Advaya: Let’s talk about your work with body awareness, as you say, as “a radical means of deconstructing internalised systems of oppression”. And along with that idea of not just thinking about deconstructing, could you tell us what you mean by the phrase “internalised systems of oppression”? We don’t have enough of an understanding of how we’ve internalised the system—which is very much related to what you were talking about earlier, because without an awareness of how these are internalised, we can’t resolve them, and we can’t get to that “depth”.
ILAJ: It speaks, I think, to that sense that I had in my early times of organising, where we were really outwardly focused, on those “bad” people that are out there doing “bad” things, without recognising the interrelated nature of those things that like we grew up in: in colonial, patriarchal capitalism. All of the ways that we relate to ourselves, to our bodies, to other people, to the world, they are all based in that.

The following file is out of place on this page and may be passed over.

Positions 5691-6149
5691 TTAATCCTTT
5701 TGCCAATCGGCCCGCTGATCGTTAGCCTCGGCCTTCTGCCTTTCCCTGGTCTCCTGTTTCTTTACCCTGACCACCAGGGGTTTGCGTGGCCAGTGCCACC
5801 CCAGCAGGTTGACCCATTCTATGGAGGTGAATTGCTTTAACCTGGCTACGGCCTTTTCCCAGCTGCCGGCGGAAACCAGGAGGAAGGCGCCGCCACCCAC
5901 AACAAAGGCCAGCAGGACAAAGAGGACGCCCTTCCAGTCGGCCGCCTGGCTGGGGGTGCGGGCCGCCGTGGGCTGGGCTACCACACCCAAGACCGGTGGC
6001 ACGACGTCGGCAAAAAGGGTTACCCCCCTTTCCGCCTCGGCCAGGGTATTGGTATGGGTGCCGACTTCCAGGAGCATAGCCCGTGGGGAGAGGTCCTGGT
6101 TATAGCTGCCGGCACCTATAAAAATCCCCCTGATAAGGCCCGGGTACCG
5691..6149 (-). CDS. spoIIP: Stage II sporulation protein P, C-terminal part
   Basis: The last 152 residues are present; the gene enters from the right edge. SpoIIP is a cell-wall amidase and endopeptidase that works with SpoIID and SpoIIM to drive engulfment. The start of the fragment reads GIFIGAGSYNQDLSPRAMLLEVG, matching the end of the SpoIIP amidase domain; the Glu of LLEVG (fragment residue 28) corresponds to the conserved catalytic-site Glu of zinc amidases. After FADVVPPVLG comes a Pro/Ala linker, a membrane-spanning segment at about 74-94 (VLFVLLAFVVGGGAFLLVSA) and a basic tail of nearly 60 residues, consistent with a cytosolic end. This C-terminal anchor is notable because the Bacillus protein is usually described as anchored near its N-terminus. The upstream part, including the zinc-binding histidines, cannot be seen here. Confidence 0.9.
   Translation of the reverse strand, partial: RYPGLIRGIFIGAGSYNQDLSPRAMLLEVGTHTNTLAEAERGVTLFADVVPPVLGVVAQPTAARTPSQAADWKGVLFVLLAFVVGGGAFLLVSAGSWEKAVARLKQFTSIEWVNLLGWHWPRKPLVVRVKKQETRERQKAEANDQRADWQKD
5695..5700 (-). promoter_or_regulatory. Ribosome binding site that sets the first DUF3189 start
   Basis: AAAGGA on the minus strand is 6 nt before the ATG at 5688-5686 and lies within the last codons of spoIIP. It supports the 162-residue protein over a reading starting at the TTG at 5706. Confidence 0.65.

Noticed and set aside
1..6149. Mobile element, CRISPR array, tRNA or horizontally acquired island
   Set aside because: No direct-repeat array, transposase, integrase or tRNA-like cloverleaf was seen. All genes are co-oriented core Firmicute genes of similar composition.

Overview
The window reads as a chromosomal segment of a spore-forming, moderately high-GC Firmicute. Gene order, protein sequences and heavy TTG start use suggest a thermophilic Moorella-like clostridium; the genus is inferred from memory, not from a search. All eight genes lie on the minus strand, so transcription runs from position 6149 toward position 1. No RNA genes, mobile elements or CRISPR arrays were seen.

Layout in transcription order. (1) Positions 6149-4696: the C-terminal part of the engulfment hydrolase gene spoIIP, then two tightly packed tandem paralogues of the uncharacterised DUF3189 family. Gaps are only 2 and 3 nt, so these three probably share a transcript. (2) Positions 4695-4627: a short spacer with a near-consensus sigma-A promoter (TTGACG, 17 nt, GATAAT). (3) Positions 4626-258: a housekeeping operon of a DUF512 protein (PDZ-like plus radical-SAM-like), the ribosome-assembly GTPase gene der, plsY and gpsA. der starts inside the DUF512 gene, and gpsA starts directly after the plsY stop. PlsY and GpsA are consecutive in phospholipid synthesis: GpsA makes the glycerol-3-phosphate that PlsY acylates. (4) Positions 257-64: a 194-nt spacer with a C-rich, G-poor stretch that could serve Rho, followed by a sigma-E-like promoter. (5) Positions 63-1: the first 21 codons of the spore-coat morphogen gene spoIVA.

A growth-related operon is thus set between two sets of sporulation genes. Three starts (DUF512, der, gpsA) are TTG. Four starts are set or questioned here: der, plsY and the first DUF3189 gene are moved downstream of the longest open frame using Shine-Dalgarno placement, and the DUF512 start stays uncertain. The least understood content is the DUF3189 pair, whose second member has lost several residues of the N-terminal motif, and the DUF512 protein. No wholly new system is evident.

It’s difficult, because it’s like the air we breathe: so we don’t realise, we sometimes don’t know.#
I see internalised systems of oppression in all the transphobia that I have internalised, as a trans person: all the transphobic thoughts I have in my head, how I treat myself because of those messages that I was getting. I see them in how I relate to people within a certain social positionality: like, how do I use my body when I speak with someone that I read as more powerful within social structures? And then more broadly, how do we reproduce systems of oppression when we speak to each other, when we organise? How do we care, or not care, for each other? How ready, or not ready, are we to talk about difficult things, admit mistakes?
The impact of internalised systems of oppression on us is so big, and it feels so big that I don’t know how to talk about it—I wish I did.